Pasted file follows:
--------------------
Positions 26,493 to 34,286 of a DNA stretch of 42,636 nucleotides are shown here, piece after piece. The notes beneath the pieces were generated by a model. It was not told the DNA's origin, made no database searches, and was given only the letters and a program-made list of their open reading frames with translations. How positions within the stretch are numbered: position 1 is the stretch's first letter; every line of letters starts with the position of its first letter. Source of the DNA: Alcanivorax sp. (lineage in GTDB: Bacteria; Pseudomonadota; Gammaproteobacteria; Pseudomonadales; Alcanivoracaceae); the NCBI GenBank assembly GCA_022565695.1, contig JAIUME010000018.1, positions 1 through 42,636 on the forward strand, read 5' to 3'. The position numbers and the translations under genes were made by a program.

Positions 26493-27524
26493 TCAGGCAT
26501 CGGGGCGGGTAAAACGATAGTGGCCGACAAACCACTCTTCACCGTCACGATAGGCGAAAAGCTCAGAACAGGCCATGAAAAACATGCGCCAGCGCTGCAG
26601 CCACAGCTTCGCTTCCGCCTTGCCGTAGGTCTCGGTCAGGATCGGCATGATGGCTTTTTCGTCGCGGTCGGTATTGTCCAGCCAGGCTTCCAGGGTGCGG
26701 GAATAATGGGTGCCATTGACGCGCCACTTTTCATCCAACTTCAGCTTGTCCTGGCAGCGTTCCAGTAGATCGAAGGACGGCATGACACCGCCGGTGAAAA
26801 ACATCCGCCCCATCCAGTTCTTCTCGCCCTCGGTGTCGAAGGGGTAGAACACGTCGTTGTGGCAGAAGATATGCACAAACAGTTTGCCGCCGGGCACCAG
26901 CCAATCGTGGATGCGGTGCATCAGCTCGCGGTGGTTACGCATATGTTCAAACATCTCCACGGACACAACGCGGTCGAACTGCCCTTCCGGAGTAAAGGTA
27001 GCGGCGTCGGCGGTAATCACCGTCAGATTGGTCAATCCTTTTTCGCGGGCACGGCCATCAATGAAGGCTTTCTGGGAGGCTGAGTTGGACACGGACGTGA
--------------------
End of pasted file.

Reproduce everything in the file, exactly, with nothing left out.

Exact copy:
Positions 26,493 to 34,286 of a DNA stretch of 42,636 nucleotides are shown here, piece after piece. The notes beneath the pieces were generated by a model. It was not told the DNA's origin, made no database searches, and was given only the letters and a program-made list of their open reading frames with translations. How positions within the stretch are numbered: position 1 is the stretch's first letter; every line of letters starts with the position of its first letter. Source of the DNA: Alcanivorax sp. (lineage in GTDB: Bacteria; Pseudomonadota; Gammaproteobacteria; Pseudomonadales; Alcanivoracaceae); the NCBI GenBank assembly GCA_022565695.1, contig JAIUME010000018.1, positions 1 through 42,636 on the forward strand, read 5' to 3'. The position numbers and the translations under genes were made by a program.

Positions 26493-27524
26493 TCAGGCAT
26501 CGGGGCGGGTAAAACGATAGTGGCCGACAAACCACTCTTCACCGTCACGATAGGCGAAAAGCTCAGAACAGGCCATGAAAAACATGCGCCAGCGCTGCAG
26601 CCACAGCTTCGCTTCCGCCTTGCCGTAGGTCTCGGTCAGGATCGGCATGATGGCTTTTTCGTCGCGGTCGGTATTGTCCAGCCAGGCTTCCAGGGTGCGG
26701 GAATAATGGGTGCCATTGACGCGCCACTTTTCATCCAACTTCAGCTTGTCCTGGCAGCGTTCCAGTAGATCGAAGGACGGCATGACACCGCCGGTGAAAA
26801 ACATCCGCCCCATCCAGTTCTTCTCGCCCTCGGTGTCGAAGGGGTAGAACACGTCGTTGTGGCAGAAGATATGCACAAACAGTTTGCCGCCGGGCACCAG
26901 CCAATCGTGGATGCGGTGCATCAGCTCGCGGTGGTTACGCATATGTTCAAACATCTCCACGGACACAACGCGGTCGAACTGCCCTTCCGGAGTAAAGGTA
27001 GCGGCGTCGGCGGTAATCACCGTCAGATTGGTCAATCCTTTTTCGCGGGCACGGCCATCAATGAAGGCTTTCTGGGAGGCTGAGTTGGACACGGACGTGA